Belize

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Belize is bordered on the north by Mexico and on the south and west by Guatemala. It is the only country in Central America whose official language is English. Off its coast lies the world's second largest barrier reef.

   

Belize City was founded in 1638 by British lumber harvesters. Although severely damaged over time by hurricanes and fires, it still maintains buildings of its colonial past and continues to serve as an important transportation hub.
 

From the cruise port, visitors can access tours to the Belize Zoo, the historical centre of town, and outlying natural sites and Mayan ruins.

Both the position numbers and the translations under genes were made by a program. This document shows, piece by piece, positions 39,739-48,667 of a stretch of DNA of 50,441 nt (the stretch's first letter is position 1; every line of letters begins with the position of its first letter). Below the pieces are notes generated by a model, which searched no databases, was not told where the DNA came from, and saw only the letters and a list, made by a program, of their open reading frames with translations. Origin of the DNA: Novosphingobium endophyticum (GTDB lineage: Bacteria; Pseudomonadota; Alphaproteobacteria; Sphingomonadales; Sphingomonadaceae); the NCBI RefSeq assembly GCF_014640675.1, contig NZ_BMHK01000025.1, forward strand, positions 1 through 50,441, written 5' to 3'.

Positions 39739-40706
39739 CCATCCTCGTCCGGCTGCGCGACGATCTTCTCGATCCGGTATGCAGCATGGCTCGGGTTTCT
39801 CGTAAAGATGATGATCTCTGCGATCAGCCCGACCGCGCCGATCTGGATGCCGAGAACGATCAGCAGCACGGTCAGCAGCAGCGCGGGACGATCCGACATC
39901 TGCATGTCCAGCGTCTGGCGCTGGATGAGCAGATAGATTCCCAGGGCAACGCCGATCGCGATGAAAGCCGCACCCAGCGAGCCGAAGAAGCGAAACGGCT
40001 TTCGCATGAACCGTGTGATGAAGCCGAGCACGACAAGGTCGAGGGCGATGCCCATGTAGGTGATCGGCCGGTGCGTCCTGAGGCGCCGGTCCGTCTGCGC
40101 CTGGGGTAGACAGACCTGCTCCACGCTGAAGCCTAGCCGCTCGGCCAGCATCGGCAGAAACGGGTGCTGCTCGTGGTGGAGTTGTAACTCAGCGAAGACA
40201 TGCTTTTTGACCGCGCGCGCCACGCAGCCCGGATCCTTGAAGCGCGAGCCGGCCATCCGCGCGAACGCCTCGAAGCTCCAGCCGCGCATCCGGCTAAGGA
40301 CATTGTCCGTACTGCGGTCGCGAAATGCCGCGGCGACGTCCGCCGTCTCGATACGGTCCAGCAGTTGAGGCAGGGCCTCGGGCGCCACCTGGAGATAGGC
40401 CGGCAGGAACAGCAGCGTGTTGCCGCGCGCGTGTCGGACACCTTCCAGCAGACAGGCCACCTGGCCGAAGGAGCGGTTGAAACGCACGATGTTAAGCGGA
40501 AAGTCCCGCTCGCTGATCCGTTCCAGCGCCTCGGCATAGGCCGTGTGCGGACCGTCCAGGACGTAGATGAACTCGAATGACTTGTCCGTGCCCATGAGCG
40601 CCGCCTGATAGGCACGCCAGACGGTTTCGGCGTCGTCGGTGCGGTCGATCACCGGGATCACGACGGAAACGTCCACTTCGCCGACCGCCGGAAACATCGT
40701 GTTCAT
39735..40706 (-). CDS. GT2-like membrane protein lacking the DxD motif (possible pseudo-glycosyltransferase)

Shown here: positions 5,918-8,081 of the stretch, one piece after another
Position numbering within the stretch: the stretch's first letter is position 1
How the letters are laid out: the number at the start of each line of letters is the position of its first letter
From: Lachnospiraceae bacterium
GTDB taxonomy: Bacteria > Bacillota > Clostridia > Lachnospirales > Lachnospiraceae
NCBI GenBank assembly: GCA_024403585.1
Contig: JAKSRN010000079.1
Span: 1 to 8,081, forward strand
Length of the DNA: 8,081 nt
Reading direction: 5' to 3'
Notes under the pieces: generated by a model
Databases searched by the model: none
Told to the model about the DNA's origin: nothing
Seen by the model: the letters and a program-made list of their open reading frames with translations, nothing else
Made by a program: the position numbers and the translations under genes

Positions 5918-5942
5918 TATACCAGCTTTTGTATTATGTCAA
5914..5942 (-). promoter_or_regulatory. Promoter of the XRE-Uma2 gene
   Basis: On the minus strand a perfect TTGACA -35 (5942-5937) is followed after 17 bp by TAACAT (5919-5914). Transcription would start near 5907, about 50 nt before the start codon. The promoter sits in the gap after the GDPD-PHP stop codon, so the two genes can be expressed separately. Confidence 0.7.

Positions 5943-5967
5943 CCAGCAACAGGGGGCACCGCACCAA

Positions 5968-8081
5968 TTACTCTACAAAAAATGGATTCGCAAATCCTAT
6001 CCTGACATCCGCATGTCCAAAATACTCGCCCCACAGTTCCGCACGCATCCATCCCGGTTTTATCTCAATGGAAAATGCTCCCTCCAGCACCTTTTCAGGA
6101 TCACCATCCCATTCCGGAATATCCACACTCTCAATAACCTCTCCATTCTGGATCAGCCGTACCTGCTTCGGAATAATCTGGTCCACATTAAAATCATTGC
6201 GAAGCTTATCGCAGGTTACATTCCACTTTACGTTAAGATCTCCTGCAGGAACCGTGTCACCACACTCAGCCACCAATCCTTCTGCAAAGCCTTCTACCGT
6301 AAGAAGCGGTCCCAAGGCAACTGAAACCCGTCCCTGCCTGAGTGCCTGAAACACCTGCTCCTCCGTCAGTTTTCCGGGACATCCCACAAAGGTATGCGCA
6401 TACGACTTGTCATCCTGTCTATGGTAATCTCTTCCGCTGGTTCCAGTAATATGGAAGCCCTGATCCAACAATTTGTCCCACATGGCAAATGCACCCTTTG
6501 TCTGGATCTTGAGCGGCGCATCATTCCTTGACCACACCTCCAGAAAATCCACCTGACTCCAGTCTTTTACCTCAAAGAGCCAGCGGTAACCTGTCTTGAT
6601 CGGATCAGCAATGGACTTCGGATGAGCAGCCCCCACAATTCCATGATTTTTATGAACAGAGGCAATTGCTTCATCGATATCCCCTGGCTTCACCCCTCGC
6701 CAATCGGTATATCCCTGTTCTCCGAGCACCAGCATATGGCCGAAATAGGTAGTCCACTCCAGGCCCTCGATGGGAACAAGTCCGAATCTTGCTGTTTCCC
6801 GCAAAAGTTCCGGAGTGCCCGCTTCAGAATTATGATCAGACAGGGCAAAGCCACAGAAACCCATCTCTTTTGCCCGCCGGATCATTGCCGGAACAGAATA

The Belize "tourism village" attracts shoppers with its selection of handicrafts, local chocolate, duty free goods and deeply discounted pharmaceuticals.

 

Belize is a leader in protecting biodiversity and natural resources. Approximately 1/3 of its area has protected status.
 

Belizean architecture, cuisine and recreation reflect the numerous cultural groups that have settled there.

A bus trip from Belize City to Orange Walk took us through typical Belizean communities.

 

We took a water excursion up the New River and Lagoon towards Lamanai.

From the boats, visitors can view birds, bats, crocodiles and spider and howler monkeys. The water route passes Mennonite farming communities.

A welcome centre and museum exhibit local artifacts and provide an historical overview.

 

The spectacular Lamanai archeological reserve contains over 900 structures from the 2500 year Maya habitation.

The well-preserved statues of the Mask Temple were uncovered by archeologists in 2011.

Visitors are allowed to climb to the top of the pyramids, from where they can get views of the surrounding rainforest.